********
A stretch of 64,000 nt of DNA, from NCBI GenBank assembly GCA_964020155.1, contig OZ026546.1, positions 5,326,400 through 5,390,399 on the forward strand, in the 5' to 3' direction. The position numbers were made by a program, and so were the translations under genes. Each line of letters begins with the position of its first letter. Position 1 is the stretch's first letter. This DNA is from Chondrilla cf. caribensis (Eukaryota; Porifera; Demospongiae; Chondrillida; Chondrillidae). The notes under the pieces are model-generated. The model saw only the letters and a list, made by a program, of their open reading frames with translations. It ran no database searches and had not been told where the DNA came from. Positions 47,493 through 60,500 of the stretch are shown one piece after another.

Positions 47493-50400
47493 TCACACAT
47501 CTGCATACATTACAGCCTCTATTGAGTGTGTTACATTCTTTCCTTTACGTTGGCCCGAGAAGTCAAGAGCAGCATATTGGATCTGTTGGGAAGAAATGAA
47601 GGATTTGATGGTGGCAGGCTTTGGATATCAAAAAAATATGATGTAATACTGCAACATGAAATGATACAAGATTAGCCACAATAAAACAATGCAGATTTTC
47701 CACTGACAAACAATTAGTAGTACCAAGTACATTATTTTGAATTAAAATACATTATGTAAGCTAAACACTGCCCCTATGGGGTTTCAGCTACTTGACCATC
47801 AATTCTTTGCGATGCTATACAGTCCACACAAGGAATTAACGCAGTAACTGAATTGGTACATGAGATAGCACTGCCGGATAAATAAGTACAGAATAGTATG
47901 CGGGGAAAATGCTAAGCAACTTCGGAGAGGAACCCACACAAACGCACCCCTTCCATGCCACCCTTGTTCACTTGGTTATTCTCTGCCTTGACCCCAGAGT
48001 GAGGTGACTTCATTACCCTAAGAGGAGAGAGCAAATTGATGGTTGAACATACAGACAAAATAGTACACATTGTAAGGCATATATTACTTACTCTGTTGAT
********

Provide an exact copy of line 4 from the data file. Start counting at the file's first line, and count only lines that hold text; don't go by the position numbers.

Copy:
47501 CTGCATACATTACAGCCTCTATTGAGTGTGTTACATTCTTTCCTTTACGTTGGCCCGAGAAGTCAAGAGCAGCATATTGGATCTGTTGGGAAGAAATGAA